I recently got into making kefir to improve my probiotic intake after reading about all the benefits. I mixed up my first batch and eagerly waited until the next day. But the first sip was pretty disgusting – it tasted like blue cheese, and not the tangy taste I had imagined. I did some research to find out what went wrong and this is what I found.
Kefir can taste like cheese while the grains adjust to a new environment or if the grains have been dormant. Usually, fermenting a number of batches repeatably will see this cheese taste go away as the culture ferments more predictably.
I’ve read that some people needed to do up to 5-7 rounds of fermentation if their kefir grains were particularly out of action.
It definitely seemed that my kefir grains needed “warming up” as after about 3-4 daily batches they had drastically reduced in cheesy taste. So don’t give up on your kefir! Just try a few more batches until the flavor improves.
In this article, I’ll let you know some more things that I found when starting to make kefir for the first time. What should it taste like? and how do you know if it’s spoiled?
What’s Causing The Cheese Taste?
A bit of research tells me the cheese taste comes from a breakdown of casein protein from proteolytic enzymes. These enzymes are made by bacteria and might be the result of old kefir grains, cells dying, contamination, etc.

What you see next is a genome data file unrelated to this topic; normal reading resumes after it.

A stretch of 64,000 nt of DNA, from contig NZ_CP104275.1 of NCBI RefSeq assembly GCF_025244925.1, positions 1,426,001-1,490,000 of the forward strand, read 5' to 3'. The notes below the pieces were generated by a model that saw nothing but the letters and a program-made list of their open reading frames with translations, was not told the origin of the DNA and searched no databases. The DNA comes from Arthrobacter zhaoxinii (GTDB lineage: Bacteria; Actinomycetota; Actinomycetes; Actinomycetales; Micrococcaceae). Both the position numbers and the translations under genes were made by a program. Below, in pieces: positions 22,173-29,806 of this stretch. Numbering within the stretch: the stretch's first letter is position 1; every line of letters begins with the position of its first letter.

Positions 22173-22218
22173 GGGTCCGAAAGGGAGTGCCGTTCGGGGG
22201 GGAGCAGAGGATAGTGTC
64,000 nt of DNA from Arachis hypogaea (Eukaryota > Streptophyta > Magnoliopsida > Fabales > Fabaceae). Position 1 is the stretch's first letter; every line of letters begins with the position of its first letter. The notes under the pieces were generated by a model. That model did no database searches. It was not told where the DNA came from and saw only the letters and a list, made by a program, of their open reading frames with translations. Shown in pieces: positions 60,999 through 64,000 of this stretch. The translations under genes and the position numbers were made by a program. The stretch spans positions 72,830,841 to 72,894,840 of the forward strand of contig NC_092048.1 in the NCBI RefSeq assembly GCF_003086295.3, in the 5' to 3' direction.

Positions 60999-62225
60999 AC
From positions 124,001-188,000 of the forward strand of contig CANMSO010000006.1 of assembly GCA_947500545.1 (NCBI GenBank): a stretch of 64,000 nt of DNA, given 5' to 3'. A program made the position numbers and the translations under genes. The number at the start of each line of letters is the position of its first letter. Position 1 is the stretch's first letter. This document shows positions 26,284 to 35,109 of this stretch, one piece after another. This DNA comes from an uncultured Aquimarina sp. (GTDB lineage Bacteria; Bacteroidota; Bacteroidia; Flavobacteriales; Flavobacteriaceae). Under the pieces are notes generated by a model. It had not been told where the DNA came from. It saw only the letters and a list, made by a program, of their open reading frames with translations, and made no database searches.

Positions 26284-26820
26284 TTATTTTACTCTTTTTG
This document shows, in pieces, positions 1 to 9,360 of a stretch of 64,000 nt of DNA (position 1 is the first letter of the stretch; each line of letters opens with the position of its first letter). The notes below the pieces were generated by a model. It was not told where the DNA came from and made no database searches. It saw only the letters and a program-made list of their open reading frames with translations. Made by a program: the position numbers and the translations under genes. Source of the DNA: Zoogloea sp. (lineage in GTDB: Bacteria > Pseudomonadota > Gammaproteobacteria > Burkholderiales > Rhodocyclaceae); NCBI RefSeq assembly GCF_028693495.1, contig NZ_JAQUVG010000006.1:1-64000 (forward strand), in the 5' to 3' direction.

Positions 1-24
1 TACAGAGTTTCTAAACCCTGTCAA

I had bought my kefir from Amazon and they arrived moist like they had come out of milk recently. But you don’t know what conditions they were stored in and when they were last fed. Probably not that regularly as the cost could add up.
I’m no microbiologist, but I know from dealing with a sourdough culture that the acidic environment prevents bad bacteria from taking over. With my kefir, once I had fermented the grains a few times the cheese taste went away – likely from higher levels of lactic acid preventing bacteria growth.
Kefir is a live culture of yeast and bacteria so it can be unpredictable. A new environment and different milk will have microbes that can throw the culture off its usual cycle of fermentation.
Regular cycles of milk fermentation should stabilize the culture and get it fermenting successfully so that it produces a tangy, fermented milk taste.
Another thing to note is that because the culture is live and your kitchen is not a controlled environment, the kefir will come out tasting different each time. Factors such as temperature, the strength of the kefir, and microbes in the air will all have an effect. No two ferments are the same which is natural and part of the fun of making kefir.
I’ve spent a long time looking after a sourdough starter which is another microbe culture, and know that if you don’t regularly feed it, it can become less active when it comes to making bread. You can also affect the taste of bread from how you store the starter – warm, cold, etc – and this is no doubt coming into play with a kefir culture.
What about Kefir cheese?
If you’ve made kefir a number of times then you might have noticed it splitting into curds and whey. This is where too much kefir-to-milk ratio causes over-culturing and the extra acidity curdles the kefir (like if you added lemon juice).
You can strain the curds from the whey in cloth and eat the cheese left behind! For some step-by-step instructions, see this kefir cheese guide.
What Is Kefir Supposed To Taste Like?